• is to see that one provides a care such that patient improves and survives the acute illness or tides over the acute exacerbation of the chronic illness.
  • 10. THE EVOLUTION OF CRITICAL CARE
    • Forty years of development in critical care and critical care nursing has given rise to a recognized speciality in nursing practice .
    • Critical care units have evolved over the last four decades in response to medical advances .
  • 11. HISTORICAL PRESPECTIVES
    • Florence nightingale recognized the need to consider the severity of illness in bed allocation of patients and placed the seriously ill patients near the nurses’ station.
    • 1923, John Hopkins University Hospital developed a special care unit for neurosurgical patients .
    • Modern medicines boomed to its higher ladder after world war 2
  • 12.  
  • 13. Bennett, D. et al. BMJ 1999;318:1468-1470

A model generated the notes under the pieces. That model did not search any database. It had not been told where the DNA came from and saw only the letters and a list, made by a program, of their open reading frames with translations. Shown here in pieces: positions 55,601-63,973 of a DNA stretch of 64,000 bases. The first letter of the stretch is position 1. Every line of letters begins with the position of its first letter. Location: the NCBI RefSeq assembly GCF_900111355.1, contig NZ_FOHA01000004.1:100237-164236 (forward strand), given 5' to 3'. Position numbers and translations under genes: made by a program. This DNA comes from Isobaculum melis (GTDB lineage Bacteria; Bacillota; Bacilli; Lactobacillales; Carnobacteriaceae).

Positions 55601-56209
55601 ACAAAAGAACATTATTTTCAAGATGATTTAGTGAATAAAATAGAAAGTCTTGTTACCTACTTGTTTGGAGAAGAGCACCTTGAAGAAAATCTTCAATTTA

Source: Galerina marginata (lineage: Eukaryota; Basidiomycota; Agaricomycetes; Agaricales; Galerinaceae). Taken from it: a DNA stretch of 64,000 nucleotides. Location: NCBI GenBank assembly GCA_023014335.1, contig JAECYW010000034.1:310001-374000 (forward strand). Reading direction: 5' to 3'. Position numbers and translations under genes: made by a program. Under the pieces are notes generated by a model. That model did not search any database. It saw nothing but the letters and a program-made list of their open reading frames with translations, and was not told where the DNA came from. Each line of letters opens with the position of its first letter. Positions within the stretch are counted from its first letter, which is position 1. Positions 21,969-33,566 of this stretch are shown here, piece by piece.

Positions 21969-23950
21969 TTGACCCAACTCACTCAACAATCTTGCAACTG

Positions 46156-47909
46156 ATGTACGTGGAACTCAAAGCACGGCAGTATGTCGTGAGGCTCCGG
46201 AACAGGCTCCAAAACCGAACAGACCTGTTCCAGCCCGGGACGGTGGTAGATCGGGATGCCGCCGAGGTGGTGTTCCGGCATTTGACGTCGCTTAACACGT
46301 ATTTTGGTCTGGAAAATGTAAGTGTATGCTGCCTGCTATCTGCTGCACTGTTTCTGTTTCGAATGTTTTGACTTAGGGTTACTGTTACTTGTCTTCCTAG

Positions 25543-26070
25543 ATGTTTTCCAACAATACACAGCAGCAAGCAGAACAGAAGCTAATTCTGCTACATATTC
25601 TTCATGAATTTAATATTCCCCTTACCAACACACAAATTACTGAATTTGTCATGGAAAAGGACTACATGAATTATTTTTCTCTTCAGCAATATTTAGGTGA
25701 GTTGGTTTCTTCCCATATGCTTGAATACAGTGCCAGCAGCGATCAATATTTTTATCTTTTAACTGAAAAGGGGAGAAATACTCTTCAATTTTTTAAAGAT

• 14. Bennett, D. et al. BMJ 1999;318:1468-1470
  • 15. Bennett, D. et al. BMJ 1999;318:1468-1470
  • 16. HISTORICAL PRESPECTIVES
    • As surgical techniques advanced it became necessary that post operative patient required careful monitoring and this came about the recovery room.
    • In 1950, the epidemic of poliomyelitis necessitated thousands of patients requiring respiratory assist devices and intensive nursing care.
    • At the same time came about newer horizons in cardiothoracic surgery, with refinements in intraoperative membrane oxygen techniques.
  • 17. HISTORICAL PRESPECTIVES
    • In 1953, Manchester Memorial Hospital opened a four bedded unit at Philadelphia was started.
    • By 1957, there were 20 units in USA and
    • In 1958,the number increased to 150.
  • 18. CONTEXTUAL FORCES
    • The expansion of American hospital system and hospital insurance.